Patrick Caulfield, CBE, RA (1936 – 2005) is a celebrated UK artist, immediately recognisable for his bold, reductive, outline heavy creations of everyday objects. The critic Christopher Finch described him as a “Romantic disarmed by his own sense of irony”. He somehow managed to paint very little but portray so much. Although considered an ‘urban painter’ in terms of his subjects, plants in one form or another appeared frequently. Here are some of our favourites.
He has permanent collections at the Tate, although many not on show (see below) and the V&A and various other galleries worldwide.
Black and White Flower Piece, 1963 Location: Tate not on display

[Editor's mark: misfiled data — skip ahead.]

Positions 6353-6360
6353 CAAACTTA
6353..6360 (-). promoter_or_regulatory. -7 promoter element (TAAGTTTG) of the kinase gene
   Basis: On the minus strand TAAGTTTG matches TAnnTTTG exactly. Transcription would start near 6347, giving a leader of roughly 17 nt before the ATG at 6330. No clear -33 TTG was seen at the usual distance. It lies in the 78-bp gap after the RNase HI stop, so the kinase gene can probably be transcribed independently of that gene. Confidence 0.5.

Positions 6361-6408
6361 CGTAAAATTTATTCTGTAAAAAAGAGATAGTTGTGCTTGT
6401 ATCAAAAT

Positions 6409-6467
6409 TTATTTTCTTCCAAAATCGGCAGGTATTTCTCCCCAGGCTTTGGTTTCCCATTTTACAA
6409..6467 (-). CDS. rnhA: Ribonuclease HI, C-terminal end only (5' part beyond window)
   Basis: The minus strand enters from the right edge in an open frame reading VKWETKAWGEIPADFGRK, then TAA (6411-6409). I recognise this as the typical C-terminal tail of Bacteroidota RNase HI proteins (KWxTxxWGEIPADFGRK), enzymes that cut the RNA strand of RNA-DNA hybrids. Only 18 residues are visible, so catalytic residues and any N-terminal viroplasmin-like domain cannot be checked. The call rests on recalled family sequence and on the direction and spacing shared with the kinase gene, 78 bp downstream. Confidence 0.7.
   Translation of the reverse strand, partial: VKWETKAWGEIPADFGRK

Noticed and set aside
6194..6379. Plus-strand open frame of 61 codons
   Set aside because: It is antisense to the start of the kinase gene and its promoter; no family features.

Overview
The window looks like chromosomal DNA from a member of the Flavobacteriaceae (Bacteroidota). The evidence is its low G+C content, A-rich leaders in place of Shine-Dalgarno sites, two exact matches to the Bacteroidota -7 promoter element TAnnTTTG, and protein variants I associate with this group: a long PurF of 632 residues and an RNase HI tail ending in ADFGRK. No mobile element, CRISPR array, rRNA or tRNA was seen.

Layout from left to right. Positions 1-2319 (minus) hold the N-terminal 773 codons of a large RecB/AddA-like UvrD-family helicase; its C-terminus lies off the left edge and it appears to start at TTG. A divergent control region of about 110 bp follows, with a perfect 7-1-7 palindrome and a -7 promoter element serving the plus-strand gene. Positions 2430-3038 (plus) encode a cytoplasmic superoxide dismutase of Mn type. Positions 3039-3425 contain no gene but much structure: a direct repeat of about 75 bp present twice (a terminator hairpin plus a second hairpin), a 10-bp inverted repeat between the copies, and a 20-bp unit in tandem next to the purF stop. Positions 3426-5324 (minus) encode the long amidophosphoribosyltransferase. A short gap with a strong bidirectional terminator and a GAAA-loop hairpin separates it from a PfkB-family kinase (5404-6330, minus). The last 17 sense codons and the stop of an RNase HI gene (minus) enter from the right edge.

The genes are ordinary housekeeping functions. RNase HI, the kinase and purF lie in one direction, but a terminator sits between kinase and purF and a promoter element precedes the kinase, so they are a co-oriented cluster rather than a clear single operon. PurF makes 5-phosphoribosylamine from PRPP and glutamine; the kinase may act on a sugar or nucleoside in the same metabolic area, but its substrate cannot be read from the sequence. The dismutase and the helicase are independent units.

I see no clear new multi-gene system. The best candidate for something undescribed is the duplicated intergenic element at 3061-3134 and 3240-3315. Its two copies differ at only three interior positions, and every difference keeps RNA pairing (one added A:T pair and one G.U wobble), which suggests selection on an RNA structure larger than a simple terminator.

Vases of Flowers, 1962 Location: Tate not on display
Bananas and Leaves, 1977 Location: On display at Tate Britain
White Pot, 1976 Location: Tate not on display
untitled, 1976 Location: Tate can be viewed by appointment
Garden with Pines, 1975 Location: Tate can be viewed by appointment
Spider Plant, 1973 Location: Tate can be viewed by appointment
19. ‘All the benches are wet, the woods are so rusty’, 1973 Location: Tate can be viewed by appointment